The Real Poop
"Hey, Doc. My wife and I have a problem, and we were wondering if you could help us."
"Well, Sarah wants to go back to work now that the kids are grown, but I think she should stay at home, cooking my meals, cleaning my clothes, and otherwise waiting on me hand and foot.”
"Sarah—what is it that you did for work before you had the boys?"
"I taught Women's Lib at a local college. As you can see, I'm out of practice."
Like other therapists, those specializing in the arena of marriage and family therapy work with patients to sort out their emotional issues, face them head on, and hopefully overcome them. Or at least find a way to live with them from day to day without going nuts. ("Nuts" is not a professionally PC term, by the way.) However, whereas most other therapists meet with a single individual in an effort to work through their problems, marriage and family therapists are more concerned with fixing the interpersonal relationships between their patients, and identifying anything that may potentially be straining them.
It is not an M&F therapist's job to take sides. Two siblings may not be getting along because one of them insists on continually setting the other's dolls on fire—entirely unprovoked, mind you—but it is up to the therapist to help them work through their issue without making the juvenile delinquent in this scenario feel attacked or ganged up on. They must find a way to speak in a human, caring way to the little brat, and make it seem as if his reprehensible actions might derive from some real place that is deserving of compassion. "Has your sister done something to hurt you?" "Is it because you feel she gets more attention than you do, or because your parents buy her more gifts?" "Is this your way of reaching out to her?" Etc. It may be utter hogwash—or it might not—but the important thing is to get your patients to open up and talk; to discuss their innermost feelings with one another so that they can gain some insight into their respective psyches, and ideally understand each other a bit better. Sadly, nothing is going to bring all those dolls back from the dead.
An M&F therapist needs to diagnose a problem before they can make it better. It won't do any good to encourage one of your patients to lighten up and not take things so seriously if they're clinically depressed. Part of a therapist's training prepares them to identify a host of emotional and psychological disorders. The beginning stages of a patient's relationship with their therapist is often an effort to better understand the root of the problem; then, later sessions can be devoted to actually healing whatever emotional scars need to be healed. If there are also physical scars…they may need to bring in another doctor. Another valuable skill the therapist must possess is the ability to bring people out of their shells. (You can imagine what a difficult time turtle therapists have dealing with their patients. Although even turtles aren't half as tight-lipped as clams. You can't get them to talk about anything.) Many people aren't exactly an open book when it comes to their emotional life, and they need a little poking and prodding before they will relax enough to reveal personal tidbits. The therapist is responsible for making them feel that relaxed and comfortable. Generally speaking, popping in an Enya CD isn't enough.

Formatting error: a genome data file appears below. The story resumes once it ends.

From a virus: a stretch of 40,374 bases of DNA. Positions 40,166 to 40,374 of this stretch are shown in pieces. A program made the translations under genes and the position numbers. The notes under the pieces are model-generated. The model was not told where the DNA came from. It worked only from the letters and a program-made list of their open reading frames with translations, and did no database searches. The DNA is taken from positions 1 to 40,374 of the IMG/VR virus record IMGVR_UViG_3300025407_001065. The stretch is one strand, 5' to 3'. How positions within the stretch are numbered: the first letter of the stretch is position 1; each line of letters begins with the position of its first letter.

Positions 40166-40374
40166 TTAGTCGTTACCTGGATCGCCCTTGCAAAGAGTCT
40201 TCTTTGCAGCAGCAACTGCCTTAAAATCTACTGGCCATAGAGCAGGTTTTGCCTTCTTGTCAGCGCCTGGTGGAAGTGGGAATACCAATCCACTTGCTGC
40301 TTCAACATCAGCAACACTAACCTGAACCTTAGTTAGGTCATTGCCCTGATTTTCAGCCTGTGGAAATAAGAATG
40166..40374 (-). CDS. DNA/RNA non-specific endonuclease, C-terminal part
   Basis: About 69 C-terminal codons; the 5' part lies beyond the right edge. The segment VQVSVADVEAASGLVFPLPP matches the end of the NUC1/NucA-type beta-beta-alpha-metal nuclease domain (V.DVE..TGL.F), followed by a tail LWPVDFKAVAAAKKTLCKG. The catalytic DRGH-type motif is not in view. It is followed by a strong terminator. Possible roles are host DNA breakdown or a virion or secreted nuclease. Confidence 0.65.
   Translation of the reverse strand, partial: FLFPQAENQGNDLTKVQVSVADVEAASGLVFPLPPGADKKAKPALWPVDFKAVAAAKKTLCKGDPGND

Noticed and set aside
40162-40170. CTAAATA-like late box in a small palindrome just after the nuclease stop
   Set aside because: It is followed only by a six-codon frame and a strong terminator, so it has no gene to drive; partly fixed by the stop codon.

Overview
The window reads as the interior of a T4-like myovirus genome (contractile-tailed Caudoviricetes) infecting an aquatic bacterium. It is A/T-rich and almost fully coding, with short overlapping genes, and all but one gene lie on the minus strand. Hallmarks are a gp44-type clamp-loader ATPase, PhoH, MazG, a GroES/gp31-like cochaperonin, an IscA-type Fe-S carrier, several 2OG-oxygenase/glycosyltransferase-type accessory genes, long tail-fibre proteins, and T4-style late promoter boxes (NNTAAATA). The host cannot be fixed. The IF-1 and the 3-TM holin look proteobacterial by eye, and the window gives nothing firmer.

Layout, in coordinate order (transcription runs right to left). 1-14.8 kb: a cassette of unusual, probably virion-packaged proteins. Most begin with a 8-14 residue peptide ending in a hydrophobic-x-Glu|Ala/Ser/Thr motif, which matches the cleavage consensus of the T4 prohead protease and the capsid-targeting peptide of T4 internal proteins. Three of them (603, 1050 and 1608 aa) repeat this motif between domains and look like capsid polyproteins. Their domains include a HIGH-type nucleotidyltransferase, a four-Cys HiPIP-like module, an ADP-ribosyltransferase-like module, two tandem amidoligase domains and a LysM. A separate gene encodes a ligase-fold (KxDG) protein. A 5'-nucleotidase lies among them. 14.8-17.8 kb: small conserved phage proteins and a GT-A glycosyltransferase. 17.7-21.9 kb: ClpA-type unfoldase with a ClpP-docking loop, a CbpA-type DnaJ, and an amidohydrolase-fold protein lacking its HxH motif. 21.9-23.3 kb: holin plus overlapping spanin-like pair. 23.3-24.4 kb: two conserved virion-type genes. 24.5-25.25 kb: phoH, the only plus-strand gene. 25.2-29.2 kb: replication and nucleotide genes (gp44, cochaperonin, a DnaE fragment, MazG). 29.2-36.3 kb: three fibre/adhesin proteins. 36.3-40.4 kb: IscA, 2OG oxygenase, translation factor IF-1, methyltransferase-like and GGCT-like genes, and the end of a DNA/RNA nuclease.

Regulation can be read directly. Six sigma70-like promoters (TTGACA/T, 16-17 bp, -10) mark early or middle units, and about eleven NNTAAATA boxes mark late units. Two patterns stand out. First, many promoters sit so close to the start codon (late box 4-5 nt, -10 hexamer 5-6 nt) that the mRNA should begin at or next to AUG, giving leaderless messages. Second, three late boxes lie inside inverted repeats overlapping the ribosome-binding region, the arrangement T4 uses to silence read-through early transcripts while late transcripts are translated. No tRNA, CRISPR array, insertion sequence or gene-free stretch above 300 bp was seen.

An M&F therapist will also have to be prepared to help patients through some pretty major ordeals. It isn’t always just "we wish we spent more time together at the dinner table." Divorce, death, layoffs…all of these are big time responsible for creating emotional turmoil. The therapist will have to know how to broach the subject and ask the patient deep, penetrating questions about their feelings without setting off a time bomb. The idea is to make things better, remember—not simply to remind your patients about all the crappy things going on in their lives. That's what a visit to their mother-in-law is for.
Sometimes a problem will be beyond the scope of your expertise. Your puppet show may work wonders on the kids, but it may not help the Johnsons deal with Mr. Johnson's impotence issue. (Besides, that particular puppet show would likely be extremely inappropriate.) A therapist has to know when a patient needs to be referred to another health professional—possibly a social worker or psychologist. Or maybe they just need a little extra emotional care, such as in the form of a support group. They ca''t be swayed, however, by their patient’s own estimation of what will cure their ails. A therapist must be very sparing when it comes to writing out prescriptions for weekly rounds of golf.
If you're interested in becoming a marriage and family therapist, know that it can drain you emotionally as well as your patients. There is more crying in your job than in that of a chef, for example, no matter how many onions he likes to chop up and put into his beef stew. You will hear the saddest, most sobful stories, and you won't just be able to get up and change the channel, or check out mentally. You will have to head up every depression —you may even have to break up a fist fight or two. Not many families use their therapy sessions to talk about how happy they all are and then join hands and sing "Kumbaya."
But you are helping—most of the time—so it is a rewarding career as well. And the money ain't bad.